[00:11:26] Kathryn: And framing it in that positive way, also gives people a little bit of a beacon to work towards. Rather than “Am I stressed?”, the focus then is on the stress. By flipping it around and reframing it, it’s on the, “What makes me feel good? What makes me feel invigorated?” And there’s that action towards that.

[00:11:48] Glenda: Yes. And even my own experience with mental health. And that was the one lesson I learned out of that. But the other thing that I really learned out of my own experiences, and it really underpins what we do and that is “We believe in you. We support you. We see you. And everyone has a voice.” And that to me is the core, absolute core foundation of what it is we do.

[00:12:10] Kathryn: That’s fabulous. I love that.

[00:12:12] Glenda: So no one is different. No one is treated any differently. We’re all the same. We all come together on a level playing field. But, you know, we’re sensitive to people’s needs and we work around that as much as we can.

[00:12:24] Kathryn: That sounds beautiful. Using one of your positive frames, Glenda, what are your hopes for She Hive into the future?

[00:12:32] Glenda: Continuing what we’re doing, building on our business model and making sure that the women of the region and our visitors are getting the best experience possible they can with what we’re doing. We try to keep things simple. We don’t over-complicate things. And I think sometimes if you’re struggling a little bit mentally, or your physical health is not as good, you don’t need anything complicated. You just need to come along, sit and even just sitting, listening to the others talking. I mean, quite often we can have five, or six conversations going at once and just being with others can be very healing.

[00:13:05] Kathryn: Where can people find out more about the She Hive and what’s the next step if someone’s listening and they’re thinking that they might like to get involved with the She Hive?

[00:13:18] Glenda: Well we’ve got our social media presence. We’ve got a website. And my phone number is there for everyone to pick up the phone and send a message or have a call. But we also encourage anyone that wants to they’re welcome to come along to one or two sessions. The way things are, at the moment, we’re having coffee in the park on a weekly basis.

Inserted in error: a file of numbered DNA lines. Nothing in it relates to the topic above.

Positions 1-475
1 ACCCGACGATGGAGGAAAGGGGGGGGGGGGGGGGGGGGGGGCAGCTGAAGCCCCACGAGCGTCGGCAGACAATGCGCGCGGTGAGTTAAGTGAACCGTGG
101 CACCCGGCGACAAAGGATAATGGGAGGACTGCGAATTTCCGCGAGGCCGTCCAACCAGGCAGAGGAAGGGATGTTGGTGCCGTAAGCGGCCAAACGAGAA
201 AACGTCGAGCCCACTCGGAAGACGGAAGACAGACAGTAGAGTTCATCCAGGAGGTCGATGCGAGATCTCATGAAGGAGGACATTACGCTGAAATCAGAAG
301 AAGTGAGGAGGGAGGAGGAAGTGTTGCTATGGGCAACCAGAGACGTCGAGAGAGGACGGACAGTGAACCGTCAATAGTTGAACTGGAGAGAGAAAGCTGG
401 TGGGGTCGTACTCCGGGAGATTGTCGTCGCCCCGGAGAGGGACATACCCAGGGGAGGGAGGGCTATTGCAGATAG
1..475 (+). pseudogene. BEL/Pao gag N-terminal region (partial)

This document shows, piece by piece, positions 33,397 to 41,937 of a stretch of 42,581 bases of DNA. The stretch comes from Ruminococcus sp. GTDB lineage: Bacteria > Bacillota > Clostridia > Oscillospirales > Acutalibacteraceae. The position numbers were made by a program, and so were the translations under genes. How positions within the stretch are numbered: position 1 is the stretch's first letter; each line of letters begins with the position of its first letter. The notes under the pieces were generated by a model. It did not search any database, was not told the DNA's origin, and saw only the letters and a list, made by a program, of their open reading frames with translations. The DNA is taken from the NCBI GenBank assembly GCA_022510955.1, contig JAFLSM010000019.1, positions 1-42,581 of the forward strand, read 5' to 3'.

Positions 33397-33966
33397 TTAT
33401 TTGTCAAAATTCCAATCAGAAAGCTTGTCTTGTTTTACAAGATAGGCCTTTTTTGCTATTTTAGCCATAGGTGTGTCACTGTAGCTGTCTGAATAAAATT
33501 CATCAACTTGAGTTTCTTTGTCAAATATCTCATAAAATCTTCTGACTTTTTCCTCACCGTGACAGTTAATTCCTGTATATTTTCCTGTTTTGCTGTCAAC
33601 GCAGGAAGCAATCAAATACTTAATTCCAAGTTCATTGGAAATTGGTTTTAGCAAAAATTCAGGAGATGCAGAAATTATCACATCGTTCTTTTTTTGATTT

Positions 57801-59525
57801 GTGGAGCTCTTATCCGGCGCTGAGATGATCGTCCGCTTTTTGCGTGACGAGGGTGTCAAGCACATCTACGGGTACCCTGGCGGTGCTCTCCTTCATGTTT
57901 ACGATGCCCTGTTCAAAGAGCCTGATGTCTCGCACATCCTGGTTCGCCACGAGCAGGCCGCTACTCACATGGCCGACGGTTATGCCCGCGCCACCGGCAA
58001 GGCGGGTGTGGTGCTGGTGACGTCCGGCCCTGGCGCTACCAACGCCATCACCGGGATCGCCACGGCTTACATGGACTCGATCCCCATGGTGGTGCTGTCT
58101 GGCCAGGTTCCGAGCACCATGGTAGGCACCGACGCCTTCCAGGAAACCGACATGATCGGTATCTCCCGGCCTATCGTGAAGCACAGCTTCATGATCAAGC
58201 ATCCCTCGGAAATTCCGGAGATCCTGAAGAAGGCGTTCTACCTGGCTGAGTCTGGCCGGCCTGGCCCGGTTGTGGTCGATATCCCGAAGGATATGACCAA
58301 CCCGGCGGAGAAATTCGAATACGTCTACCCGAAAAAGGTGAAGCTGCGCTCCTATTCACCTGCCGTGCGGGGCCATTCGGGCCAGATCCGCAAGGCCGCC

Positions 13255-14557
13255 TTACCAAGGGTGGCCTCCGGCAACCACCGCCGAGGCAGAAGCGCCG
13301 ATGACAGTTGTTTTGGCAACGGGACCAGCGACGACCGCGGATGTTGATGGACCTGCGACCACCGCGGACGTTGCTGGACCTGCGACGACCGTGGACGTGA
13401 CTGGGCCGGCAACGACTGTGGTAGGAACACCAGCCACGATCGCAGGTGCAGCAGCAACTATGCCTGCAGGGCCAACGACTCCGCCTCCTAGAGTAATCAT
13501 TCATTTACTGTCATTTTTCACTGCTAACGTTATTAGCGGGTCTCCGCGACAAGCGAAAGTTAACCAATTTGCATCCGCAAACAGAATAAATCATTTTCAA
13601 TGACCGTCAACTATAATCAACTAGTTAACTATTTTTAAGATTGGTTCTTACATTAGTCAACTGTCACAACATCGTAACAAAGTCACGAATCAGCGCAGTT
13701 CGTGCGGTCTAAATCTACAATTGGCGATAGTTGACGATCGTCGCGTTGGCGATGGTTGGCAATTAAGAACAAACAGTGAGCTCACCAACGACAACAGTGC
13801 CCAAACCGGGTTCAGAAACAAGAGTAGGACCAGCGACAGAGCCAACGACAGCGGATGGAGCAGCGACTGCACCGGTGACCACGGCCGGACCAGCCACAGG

That’s a little bit more laid back, not as structured. You can just roll up with a cup of coffee in your hand, sit and have a yarn for a while, especially if you don’t know the people, you can just stop and chat and have a few minutes and just eases people into meeting others and, and getting to know people, because I think we can all be a little bit intimidated by walking into an environment where you don’t know anyone. So we offer that.

[00:14:01] Kathryn: That sounds really terrific. And we’ll be sure to include those contact details and the web link in show notes. And it sounds like you’re really aware how important it is to be connected to other people in your community, whatever feels right for you. And that could mean being connected by being really involved in the structure of a club or a group like She Hive, but it can also mean those informal connections. You know, if you happen to see someone at the park, who’s having a picnic there that, you know, being able to stop and say good day and stop for a cuppa with them.

[00:14:38] Glenda: It’s just trying to find that balance between what everyone wants, like it was last week, someone new to the region and wanted to catch up and I thought, well, you know, how nice. It’s just the way things are at the moment I thought the weather’s nice. Let’s just have a coffee in the park. So I said, well, we’re doing it next week. Okay.

[00:14:55] Kathryn: We’ve talked a little bit about the She Hive. I’m aware that you also have some other roles in the community though. Glenda in late 2021, the community hosted a photo exhibition called Hope and Growth. And that was a collaboration with the Southern Downs, Regional Council and federal and state funding as part of the bushfire recovery journey for the region. And that’s when I first met you, was at one of the exhibition openings in Stanthorpe. And I got to see some of your photos and there were other people had exhibited their photos and poetry there as well. I’m wondering, how did you come to be involved with that photo exhibition?

[00:15:39] Glenda: I’m a little bit like a magpie when it comes to taking photos. So I guess I’ll take anything and everything, but I happened to be in town that day of the fires came through cause I was, we were setting up to distribute water the next day. And of course, I always travel with my camera but when I realised this fire was not going to be insignificant, it was going to cause a great deal of issues, I stepped into my photo journalism role that I’ve done in the past and just got a few photos and that sort of thing. When I was contacted to share them, I thought “Yes, I think this story needs to be told just how it was.” Even just so I think I said to you at the time, I said, just looking at it now in print, it’s just reminded me of just how hard that was and how difficult that was for people at that time and how scary it was watching the fire go up Mount Banca there, just on sunset and coming down, trying to jump the creek. That was pretty scary.

[00:16:34] Kathryn: So looking back, reflecting back on those times that were quite scary at the time, how was it helpful to take the photos, and to look back at the photos when it came time for the photo exhibition?

[00:16:52] Glenda: It didn’t disturb me as such but it was a chance to reflect. It gave me a chance to reflect on what I was doing then, to what I’m doing now and how that’s changed me. I’m not sure whether that’s for the best yet, but, yeah, no it’s how it’s changed. And I think it’s important that as a photographer, where as anyone or as a writer or a photographer that we record our history. And when I was putting them, collating them to pass them on for printing, I’ve realised that this is part of history here. This is part of this region’s history that is being recorded.